Track B • iContent: Content Management 
While information professionals have been managing content for decades, it seems as though “content management” is just being discovered by the rest of the world. The third day of the iContent track explores how progressive academic, government and corporate libraries are managing content in today’s electronically exploding environment. Topics covered include archiving digital content, the impact of XML, and of course, the continuing challenge of copyright issues. 
Moderated by Nancy Nelson, Nelson Associates 

Session B301 
10:30 a.m. - 11:15 a.m. 
The Digital Enemy Within: Preserving Mission-Critical Information in the Hi-Tech Age
Michael Maxwell, Worldwide Marketing Manager, Micrographics and Digital Archive Products at Kodak Document Imaging 
Dick Harrington, The Library of Virginia
Just as changes in technology provide increased accessibility to information, they also make organizations extremely vulnerable to technological obsolescence. The 9-track magnetic tapes and the 5” floppy disks, once commonplace, are now essentially useless, in many cases stranding vital information in a medium that simply cannot be accessed with current hardware/software. Retaining records and protecting knowledge assets are quickly becoming mission-critical challenges to organizations as digital-based technologies evolve at a faster and faster pace. Maxwell briefly reviews the various options available for digital and electronic records retention, as well as their viability in the face of constantly changing technological infrastructures and how a hybrid-imaging environment can provide quick access to digital documents, electronic files, and long-term storage of knowledge assets. 

Session B302 
11:30 a.m. - 12:15 p.m. 
Dealing with Digital: Web Publishing Digital Archives
Brian M. Kupiec, Systems Officer for the Beinecke Rare Book and Manuscript Library at Yale University 
Kupiec talks about the mechanics of Web publishing a digital archive: the strategies, tools, and platform used at Yale University’s Beinecke Digital Library. The Beinecke began a collaborative project with IBM in 1995-1996 to implement a Digital Library using the IBM Pro 3000 camera and Digital Library/Collection Treasury software solution. Kupiec discusses the status and learnings from this project. 

12:15 p.m. - 2:00 p.m. 
Lunch Break—A Chance to Visit the Exhibits

Session B303 
2:00 p.m. - 2:45 p.m. 
Unleashing the Value of Your Document Content
Lynda Moulton, Director, Integrated Library Systems, Inmagic, Inc. 

Session B304 
3:00 p.m. - 3:45 p.m. 
Negotiating, Licensing & Digital Rights Management in the eWorld
Bruce Funkhouser, Copyright Clearance Center 
TBA, iCopyright 
Lesley Ellen Harris, Copyright and New Media Lawyer 
Stephen Abram, VP, Micromedia, IHS Group, Canada 
This panel looks at the key strategies for acquiring and protecting content from both the user and provider perspectives. Panelists share their knowledge, experiences, and advice. 

12:15 p.m. - 2:00 p.m. 
Lunch Break—A Chance to Visit the Exhibits

Session B305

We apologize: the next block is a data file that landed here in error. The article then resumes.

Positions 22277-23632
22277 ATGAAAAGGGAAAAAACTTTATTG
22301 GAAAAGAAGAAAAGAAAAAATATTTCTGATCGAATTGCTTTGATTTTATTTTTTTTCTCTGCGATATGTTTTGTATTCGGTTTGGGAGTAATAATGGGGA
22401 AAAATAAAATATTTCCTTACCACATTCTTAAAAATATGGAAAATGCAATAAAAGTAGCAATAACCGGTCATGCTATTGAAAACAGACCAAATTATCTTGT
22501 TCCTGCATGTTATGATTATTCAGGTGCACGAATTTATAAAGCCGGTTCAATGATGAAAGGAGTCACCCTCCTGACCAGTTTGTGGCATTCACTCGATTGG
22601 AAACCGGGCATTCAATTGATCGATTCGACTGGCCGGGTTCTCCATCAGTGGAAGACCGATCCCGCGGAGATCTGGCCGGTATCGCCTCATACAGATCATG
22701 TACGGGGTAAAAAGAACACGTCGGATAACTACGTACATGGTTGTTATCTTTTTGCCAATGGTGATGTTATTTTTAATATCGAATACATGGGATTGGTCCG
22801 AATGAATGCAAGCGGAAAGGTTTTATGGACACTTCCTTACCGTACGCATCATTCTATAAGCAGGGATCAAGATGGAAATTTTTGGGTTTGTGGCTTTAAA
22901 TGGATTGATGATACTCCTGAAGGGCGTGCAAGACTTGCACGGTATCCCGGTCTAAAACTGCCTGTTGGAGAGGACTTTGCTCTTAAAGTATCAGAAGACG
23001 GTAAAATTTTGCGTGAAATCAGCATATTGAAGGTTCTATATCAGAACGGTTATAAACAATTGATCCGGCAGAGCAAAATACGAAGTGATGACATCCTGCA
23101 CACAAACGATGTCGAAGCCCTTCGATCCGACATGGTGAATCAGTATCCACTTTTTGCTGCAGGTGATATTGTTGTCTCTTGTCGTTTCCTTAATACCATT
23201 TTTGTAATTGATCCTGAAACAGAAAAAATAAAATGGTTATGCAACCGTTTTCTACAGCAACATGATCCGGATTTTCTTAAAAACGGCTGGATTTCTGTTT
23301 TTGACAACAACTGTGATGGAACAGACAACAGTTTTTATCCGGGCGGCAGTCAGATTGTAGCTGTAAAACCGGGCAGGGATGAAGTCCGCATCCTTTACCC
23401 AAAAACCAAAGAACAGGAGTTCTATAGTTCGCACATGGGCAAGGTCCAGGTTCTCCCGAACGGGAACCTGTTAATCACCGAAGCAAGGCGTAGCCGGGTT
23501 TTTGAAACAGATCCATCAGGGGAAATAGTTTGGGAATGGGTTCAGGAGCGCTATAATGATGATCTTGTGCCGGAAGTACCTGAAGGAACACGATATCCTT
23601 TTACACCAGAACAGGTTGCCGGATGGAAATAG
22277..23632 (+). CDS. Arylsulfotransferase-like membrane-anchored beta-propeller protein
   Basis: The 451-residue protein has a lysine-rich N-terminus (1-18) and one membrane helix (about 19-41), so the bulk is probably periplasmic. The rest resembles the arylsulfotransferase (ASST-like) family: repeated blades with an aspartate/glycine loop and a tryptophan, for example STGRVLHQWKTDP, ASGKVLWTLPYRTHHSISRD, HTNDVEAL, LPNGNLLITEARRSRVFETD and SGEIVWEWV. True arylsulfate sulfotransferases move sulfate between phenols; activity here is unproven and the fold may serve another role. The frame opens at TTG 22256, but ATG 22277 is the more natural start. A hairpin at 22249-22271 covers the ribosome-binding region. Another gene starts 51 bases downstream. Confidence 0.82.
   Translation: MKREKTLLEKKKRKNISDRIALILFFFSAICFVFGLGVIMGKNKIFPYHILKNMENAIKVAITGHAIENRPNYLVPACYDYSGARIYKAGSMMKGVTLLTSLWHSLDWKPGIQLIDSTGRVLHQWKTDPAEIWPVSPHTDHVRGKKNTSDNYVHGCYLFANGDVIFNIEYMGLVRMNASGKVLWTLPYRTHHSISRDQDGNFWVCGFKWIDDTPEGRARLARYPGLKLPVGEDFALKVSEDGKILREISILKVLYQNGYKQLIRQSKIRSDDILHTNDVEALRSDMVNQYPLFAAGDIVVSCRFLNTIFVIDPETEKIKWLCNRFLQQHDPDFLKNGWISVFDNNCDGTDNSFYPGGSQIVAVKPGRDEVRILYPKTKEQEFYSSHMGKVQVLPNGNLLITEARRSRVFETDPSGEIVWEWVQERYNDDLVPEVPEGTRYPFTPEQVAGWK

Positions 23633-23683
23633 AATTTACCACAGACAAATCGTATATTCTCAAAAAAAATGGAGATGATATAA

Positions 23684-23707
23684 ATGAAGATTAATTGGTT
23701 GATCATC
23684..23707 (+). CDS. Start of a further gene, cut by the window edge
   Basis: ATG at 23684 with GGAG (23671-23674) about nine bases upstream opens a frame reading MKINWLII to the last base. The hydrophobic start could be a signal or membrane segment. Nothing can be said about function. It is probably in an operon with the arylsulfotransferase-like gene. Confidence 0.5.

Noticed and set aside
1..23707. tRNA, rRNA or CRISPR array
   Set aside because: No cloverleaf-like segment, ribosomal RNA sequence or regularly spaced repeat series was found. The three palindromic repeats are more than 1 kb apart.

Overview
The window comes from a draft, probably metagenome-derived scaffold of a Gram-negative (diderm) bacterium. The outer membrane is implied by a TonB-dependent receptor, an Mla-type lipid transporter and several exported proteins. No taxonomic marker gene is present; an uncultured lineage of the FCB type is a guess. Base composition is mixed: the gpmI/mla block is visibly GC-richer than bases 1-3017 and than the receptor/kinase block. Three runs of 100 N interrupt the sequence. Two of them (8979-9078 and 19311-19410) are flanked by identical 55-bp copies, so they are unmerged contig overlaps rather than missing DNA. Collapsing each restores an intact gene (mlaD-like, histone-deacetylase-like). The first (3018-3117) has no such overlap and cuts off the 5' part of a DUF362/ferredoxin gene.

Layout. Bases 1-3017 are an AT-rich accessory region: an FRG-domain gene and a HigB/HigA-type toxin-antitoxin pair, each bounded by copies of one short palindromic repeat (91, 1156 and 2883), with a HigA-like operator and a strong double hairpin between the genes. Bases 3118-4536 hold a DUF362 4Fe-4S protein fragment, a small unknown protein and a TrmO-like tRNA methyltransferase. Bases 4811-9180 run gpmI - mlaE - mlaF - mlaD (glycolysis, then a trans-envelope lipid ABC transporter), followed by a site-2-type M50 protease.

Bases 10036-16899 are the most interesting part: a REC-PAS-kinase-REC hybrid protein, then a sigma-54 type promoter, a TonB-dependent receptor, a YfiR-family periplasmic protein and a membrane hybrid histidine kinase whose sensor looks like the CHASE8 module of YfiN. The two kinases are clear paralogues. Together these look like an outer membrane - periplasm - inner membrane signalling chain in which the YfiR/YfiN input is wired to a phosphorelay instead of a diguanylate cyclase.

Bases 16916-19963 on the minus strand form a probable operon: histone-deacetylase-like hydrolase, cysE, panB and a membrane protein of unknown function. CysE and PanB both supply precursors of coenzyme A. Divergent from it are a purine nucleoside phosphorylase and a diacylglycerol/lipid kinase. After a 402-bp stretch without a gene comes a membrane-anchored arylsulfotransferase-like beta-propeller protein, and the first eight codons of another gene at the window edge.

4:15 p.m. - 5:00 p.m. 
XML in Action: An Overview of XML Today, and Using the EAD Cookbook and Ebind XML in the Archives
Darlene Fichter, University of Saskatchewan Libraries 
Christopher Prom, Assistant University Archivist and Assistant Professor, University of Illinois Archives 
The session starts with an update of what’s happening with XML. It then provides a case study, gives suggestions about how digitization and mark-up costs can be controlled, and argues that while EAD and other XML technologies are perceived as “elite” projects for well-endowed institutions, they can be implemented at smaller institutions as well. 

Track C • Systems: Tools & Techniques 
The third day of the Systems stream focuses on the tools and techniques being used in libraries today to protect and streamline libraries and their workflow as well as to excite the users. 
Moderated by Davida Scharf, NKR Associates 

Session C301 
10:30 a.m. - 11:15 a.m. 
The Armored Desktop Computer
David J. Ives, Chief Information Technology Officer, NELINET, Inc. 
This session provides an overview of the kinds of attacks libraries can expect from crackers, hackers and snoopers and the kinds of prevention measures that are available and those that should be implemented. Appropriate security procedures should guarantee that a computer cannot be compromised by trojans, viruses, worms, attack scripts, port probes and scans, or social engineering. Strong desktop security can be provided at a reasonable monetary cost and at minimal-to-moderate costs in terms of time and effort. The session provides recommendations about appropriate security software, hardware, policies, and user education. 

Session C302 
11:30 a.m. - 12:15 p.m. 
Virtual Reality? Get Real!: How You Can Create a QTVR Library Tour
Caroline Gilson & Stephanie Michel, Reference/Instruction Librarians, Radford University 
Looking for ways to jazz up your library tour? Put it on the Web! Our speakers discuss their experience in designing, creating and implementing a virtual tour with emphasis on their use of Apple Quick Time Virtual Reality Authoring Studio to create the virtual library tour. The speakers present tips and techniques to help guide you through the process from start to finish, highlight the benefits of partnerships, and discuss other technology tools used in their work. 

12:15 p.m. - 2:00 p.m. 
Lunch Break—A Chance to Visit the Exhibits

Session C303 
2:00 p.m. - 2:45 p.m. 
The Retooled Box: A Linux-Samba Path from Retired Workstation to Production Server
Charles B. Gambrell, System Automation Assistant Manager, Mobile Public Library